Why is it needed?
We know our area better than anyone. It’s better to have someone from the community to help rather than someone new who doesn’t know the area and understand our needs. We know people on a personal level so we know what they need and what the area needs.
What you worry about is the people who need help who we don’t know about yet, especially the elderly who don’t have family to look after them. I’ve just had a call about a 93 year old who has nothing, no family and no support. The call came through the GP practice where I’ve got a really good relationship, they know they can come to me for signposting to what’s happening locally and helpful links. I count myself lucky that I do know a lot of people and have these links, where there is a lot of trust. But we are six weeks in, so that’s six weeks where someone who’s 93 has gone without help and is now relying on volunteers to help.
What have you achieved?
We are all trying our best. We know that all the people who we’ve been in contact with have got the help they needed. We know that their needs have been met, even if it was just that they needed a pint of milk. It’s the sense that you’re actually helping.
What are the biggest barriers?
Things need to happen quickly – we don’t have time at the moment. I couldn’t find my DBS number but wanted things to move quickly so I called the deputy head of the school where I’m a governor to get it.
But the main thing is trust. People want to hear things from the government or from the NHS at the moment, but we’re not an official body. We don’t have any official ID so you have to rely on the fact that people know you or have seen you around doing things locally, so that they trust you. The barriers can put you off, it makes you think ‘why am I bothering?’ On the flip side, when you are able to do something to help it’s an amazing feeling.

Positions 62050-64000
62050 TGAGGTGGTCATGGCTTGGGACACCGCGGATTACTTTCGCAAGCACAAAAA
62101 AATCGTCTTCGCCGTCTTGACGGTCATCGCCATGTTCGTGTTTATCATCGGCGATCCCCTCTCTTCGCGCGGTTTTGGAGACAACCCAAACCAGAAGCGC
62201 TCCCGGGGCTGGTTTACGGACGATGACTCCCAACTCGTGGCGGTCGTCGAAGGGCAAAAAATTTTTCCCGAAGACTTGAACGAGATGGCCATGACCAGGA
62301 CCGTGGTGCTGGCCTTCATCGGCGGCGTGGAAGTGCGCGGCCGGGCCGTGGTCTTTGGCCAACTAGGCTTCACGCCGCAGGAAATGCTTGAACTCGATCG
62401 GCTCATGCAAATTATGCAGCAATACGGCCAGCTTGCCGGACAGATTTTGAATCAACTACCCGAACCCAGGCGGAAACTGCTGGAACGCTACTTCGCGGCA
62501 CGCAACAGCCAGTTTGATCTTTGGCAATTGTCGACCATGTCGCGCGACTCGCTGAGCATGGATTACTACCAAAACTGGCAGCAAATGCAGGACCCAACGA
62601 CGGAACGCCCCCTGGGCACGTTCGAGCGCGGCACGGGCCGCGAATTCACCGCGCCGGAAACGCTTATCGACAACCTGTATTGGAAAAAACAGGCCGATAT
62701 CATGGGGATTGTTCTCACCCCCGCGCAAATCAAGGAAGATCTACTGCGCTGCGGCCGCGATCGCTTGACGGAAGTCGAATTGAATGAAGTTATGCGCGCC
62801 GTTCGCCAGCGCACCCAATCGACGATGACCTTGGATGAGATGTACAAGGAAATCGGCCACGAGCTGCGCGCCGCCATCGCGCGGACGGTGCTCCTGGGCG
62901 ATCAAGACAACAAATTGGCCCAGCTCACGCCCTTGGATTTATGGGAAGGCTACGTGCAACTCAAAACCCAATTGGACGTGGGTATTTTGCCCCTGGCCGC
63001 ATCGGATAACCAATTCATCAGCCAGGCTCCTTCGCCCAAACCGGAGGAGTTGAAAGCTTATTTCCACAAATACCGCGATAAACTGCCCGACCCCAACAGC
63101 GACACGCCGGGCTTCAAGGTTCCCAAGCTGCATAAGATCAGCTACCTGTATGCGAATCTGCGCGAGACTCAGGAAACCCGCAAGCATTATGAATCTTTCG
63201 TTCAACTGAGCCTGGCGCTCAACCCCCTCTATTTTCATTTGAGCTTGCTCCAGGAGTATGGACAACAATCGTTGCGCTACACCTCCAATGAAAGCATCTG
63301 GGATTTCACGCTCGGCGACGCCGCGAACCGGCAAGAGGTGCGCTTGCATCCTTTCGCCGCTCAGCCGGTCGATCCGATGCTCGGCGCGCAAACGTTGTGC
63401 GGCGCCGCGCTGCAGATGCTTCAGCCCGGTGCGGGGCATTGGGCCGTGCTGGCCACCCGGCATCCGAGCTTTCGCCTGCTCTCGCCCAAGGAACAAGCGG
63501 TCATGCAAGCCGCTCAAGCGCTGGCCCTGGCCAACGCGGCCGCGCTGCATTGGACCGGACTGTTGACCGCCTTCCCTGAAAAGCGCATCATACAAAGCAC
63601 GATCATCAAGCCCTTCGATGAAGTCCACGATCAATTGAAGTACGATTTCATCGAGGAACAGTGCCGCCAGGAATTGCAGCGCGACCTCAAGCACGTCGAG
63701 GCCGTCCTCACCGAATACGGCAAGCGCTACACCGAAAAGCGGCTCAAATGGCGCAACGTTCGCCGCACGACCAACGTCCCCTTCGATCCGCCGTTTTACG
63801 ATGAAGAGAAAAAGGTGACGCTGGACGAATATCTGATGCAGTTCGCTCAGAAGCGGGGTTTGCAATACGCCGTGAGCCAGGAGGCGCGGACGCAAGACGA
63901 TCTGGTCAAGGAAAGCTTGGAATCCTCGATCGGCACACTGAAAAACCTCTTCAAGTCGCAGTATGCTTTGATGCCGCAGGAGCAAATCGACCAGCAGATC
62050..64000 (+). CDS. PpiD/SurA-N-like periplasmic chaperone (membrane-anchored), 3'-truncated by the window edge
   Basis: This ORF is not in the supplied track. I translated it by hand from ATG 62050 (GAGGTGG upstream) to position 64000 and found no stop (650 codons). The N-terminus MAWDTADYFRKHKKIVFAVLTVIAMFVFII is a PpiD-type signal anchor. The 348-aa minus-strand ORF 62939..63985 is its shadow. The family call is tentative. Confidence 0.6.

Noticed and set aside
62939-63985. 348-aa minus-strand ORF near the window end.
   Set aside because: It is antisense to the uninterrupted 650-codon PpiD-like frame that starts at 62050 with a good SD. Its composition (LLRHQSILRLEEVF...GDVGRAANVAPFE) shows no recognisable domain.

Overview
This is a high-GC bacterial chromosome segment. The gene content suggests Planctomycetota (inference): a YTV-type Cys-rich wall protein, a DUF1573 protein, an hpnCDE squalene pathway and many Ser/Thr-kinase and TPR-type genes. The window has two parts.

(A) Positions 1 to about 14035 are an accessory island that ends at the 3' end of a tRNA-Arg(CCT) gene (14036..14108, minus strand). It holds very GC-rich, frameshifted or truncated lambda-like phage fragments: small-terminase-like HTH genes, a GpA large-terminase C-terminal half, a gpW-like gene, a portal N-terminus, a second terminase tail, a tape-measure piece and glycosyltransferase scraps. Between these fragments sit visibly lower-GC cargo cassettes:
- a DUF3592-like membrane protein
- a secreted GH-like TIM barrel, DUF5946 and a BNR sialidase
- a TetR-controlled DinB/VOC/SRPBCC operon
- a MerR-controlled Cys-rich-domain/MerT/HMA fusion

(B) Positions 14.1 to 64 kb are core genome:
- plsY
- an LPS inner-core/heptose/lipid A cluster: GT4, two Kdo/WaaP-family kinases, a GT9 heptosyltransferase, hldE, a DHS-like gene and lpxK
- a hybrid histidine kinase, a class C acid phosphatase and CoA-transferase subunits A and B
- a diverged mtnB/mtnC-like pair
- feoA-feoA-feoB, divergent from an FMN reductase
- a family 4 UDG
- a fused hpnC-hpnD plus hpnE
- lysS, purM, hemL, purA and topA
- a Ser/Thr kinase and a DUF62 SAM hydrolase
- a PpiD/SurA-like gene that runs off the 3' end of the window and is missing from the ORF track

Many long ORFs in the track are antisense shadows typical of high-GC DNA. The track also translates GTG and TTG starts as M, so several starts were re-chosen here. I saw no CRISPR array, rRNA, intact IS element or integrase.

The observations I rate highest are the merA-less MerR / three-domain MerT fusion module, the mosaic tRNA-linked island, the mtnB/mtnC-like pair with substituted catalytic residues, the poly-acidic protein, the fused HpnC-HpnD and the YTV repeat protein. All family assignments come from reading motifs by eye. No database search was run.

What difference has it made having connections to NHS healthcare professionals at this time?
Half the stuff that I’ve been able to do is because of my contacts with Connecting Care for Children and the Council. It is really important that we are able to share information from the hospital, and from the NHS, so people know that is it information that they can trust.
I’ve been able to share the everyday concerns I’ve been hearing, like the Mum who needed the dentist but didn’t know where to go. The documents that we’ve pulled together (with answers to the frequently asked questions) are exactly what people need. I can’t wait to share them with my community next week. This information wouldn’t have reached my community or it would have taken a lot longer. We’re not expecting people to know all the answers but we’ll be able to share where they can get help.
People aren’t looking for answers but guidance. Now more than ever, something is better than nothing! You want something that you can trust so that you’re not left in the dark.